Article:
A perspective to give the job description »printer« new attractiveness – Dieter Finna · pack-consult.com (Click here for a German version)
Since the spring of 2022, just as the industry was beginning to recover from the economic and social effects of the pandemic, HR managers in numerous industries have been asking themselves: Where are our employees, where are our young people? This situation revealed a labour shortage that began well before the pandemic. The reasons for this are obvious. But what to do to change this?
You don’t have to look far to understand the reasons for the younger generation’s disinterest in the printing industry. The fact that it is not very attractive to young people when choosing a career is mainly due to a perceived image. Numerous company closures in the commercial sector as well as the environmental problems of packaging have shaped the image of the industry. In an overall competitive labour market, it is currently not very attractive.
Yet label and packaging printing has a lot to offer. According to one study*, bottlenecks in skilled workers are mainly to be found in gender-typical professions, i.e., professions that are mainly practiced either by women or by men. Such hindrances are not as likely to exist in occupations that are equally attractive to women and men. For the printing industry, this means emphasizing the attractive employment prospects in label and packaging printing for women and men alike, as well as their crisis-proof and future-proof jobs.
After all, packaging printing is an industry in which fundamental parameters are currently being rethought. A market where the shift towards more environmentally friendly, sustainable materials and print designs is in full swing. An industry that is dominated by media technology and where presses are increasingly controlled via an HMI (Human Machine Interface) like a smartphone. These developments help make it interesting for female and male trainees alike.
Mechanical engineering drives automation forward
What the industry has learned is that there is a growing shortage of operators for machines where there is little or no automation. The pandemic has also shown that if skilled workers are absent, printing presses can no longer be operated. This is one of the reasons that mechanical engineering companies like Gallus Ferd. Rüesch AG are breaking new ground. Their developments support the converter’s efforts to counter the shortage of skilled workers through automation.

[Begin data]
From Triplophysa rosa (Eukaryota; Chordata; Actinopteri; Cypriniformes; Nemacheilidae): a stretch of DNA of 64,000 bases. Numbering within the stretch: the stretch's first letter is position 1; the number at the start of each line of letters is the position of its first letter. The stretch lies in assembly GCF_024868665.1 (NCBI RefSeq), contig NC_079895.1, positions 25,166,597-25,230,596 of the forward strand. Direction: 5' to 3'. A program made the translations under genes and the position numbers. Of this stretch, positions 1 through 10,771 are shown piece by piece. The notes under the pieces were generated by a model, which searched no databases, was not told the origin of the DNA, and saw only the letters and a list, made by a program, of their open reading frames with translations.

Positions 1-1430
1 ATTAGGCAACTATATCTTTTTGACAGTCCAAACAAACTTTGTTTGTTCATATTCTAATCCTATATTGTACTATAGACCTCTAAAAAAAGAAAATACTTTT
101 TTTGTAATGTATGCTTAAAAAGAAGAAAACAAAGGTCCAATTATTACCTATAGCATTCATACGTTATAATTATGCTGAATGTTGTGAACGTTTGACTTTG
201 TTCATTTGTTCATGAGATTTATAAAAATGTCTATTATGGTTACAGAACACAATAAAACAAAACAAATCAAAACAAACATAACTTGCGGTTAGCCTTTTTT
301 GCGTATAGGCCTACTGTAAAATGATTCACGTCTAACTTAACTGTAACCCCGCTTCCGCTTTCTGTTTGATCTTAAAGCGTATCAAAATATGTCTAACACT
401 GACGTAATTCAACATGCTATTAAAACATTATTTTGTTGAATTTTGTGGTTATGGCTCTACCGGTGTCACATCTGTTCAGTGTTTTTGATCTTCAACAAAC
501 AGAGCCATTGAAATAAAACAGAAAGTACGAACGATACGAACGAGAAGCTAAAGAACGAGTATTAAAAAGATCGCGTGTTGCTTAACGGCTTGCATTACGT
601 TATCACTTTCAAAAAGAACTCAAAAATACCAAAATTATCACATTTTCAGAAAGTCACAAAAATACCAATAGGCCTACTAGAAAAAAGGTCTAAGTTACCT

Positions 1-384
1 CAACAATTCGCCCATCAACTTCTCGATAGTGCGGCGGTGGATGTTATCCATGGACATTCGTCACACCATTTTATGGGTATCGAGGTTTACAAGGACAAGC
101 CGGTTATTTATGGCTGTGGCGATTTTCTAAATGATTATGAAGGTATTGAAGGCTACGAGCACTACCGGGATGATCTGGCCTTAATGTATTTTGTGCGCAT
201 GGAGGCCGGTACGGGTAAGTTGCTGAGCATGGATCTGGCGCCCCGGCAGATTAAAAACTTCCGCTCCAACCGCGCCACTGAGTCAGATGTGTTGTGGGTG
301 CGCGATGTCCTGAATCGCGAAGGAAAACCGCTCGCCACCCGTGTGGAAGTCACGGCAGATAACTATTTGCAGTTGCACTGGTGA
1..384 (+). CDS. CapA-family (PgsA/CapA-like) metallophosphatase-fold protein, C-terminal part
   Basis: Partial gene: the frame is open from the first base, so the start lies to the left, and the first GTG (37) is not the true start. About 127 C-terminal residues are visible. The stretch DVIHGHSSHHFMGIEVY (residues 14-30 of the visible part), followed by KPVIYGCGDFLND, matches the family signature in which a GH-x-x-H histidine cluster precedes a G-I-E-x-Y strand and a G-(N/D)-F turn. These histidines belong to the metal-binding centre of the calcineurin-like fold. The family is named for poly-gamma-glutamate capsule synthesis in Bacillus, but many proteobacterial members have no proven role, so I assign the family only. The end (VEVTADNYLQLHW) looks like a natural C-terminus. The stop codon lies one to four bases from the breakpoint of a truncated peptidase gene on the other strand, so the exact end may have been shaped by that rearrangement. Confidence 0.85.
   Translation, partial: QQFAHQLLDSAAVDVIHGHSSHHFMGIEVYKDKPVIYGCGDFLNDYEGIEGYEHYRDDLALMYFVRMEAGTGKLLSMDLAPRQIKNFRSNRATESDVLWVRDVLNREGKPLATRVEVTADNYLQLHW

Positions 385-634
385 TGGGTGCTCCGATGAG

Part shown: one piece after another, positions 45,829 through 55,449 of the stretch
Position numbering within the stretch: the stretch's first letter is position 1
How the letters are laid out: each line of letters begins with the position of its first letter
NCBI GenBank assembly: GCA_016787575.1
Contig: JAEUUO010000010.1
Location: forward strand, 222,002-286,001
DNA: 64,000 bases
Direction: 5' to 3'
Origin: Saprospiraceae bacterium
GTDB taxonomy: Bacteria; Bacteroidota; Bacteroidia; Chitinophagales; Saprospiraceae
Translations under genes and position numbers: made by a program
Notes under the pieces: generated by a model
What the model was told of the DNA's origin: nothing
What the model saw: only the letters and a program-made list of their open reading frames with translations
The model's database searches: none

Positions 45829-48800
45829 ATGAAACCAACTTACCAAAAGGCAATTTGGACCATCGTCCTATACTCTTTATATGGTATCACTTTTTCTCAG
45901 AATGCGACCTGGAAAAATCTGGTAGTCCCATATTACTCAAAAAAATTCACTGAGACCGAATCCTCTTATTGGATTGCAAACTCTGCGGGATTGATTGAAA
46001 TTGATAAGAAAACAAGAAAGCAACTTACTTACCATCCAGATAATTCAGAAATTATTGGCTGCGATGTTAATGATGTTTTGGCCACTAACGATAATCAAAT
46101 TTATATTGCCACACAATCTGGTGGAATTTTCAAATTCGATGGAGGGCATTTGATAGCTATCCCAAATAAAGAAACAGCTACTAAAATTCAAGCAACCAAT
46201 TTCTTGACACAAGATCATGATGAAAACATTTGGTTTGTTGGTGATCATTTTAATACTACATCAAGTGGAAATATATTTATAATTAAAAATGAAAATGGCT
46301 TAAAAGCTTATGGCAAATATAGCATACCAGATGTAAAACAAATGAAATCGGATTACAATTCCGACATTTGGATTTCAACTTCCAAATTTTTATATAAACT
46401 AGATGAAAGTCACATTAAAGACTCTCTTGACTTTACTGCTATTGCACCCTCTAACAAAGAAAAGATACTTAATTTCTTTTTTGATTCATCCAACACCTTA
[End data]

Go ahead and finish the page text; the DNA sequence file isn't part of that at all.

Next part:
The Swiss mechanical engineering company, whose name stands for conventional and hybrid narrow web technology in the market, recently surprised the industry with the presentation of the Gallus One. With this model, the company is bringing an independent digital printing machine into the market and is thus pursuing the clear goal of preparing the digital transformation in narrow web printing for upcoming requirements. Pure digital printing is a practical option to renew the machine park, since high-end hybrid machines are out of the question for many converters due to their capital requirements.
Digital printing is changing the job description »printer«
What is exceptional about the Gallus One machine concept is the extensive standardization which has been incorporated into the digital machine. It’s defined process parameters are designed for consistent automation, which enables the operator to confidently complete the demanding tasks in day-to-day business.
The high level of automation of the Gallus One changes the field of activity at the press. Self-monitoring of basic functions on the digital press frees the operator from time-consuming routine tasks. No more manual make-ready as in conventional printing, no more manual mixing of inks, no more colour changes, no more adjusting of inks and many other manual activities. These are eliminated in digital printing.
Here, the operator carries out the order change with predominantly IT-related activities. They take the print data from the pre-press stage with integrated colour management and load it into the frontend that controls the digital printing machine. They then selects the appropriate substrate profile for printing. This processed data is then printed with high production reliability and productivity. The orders are completed with a data backup. Apart from material handling, process steps that are carried out via the control console characterize and automate the job description of the machine operator in digital printing.
Gallus One with additional ease of use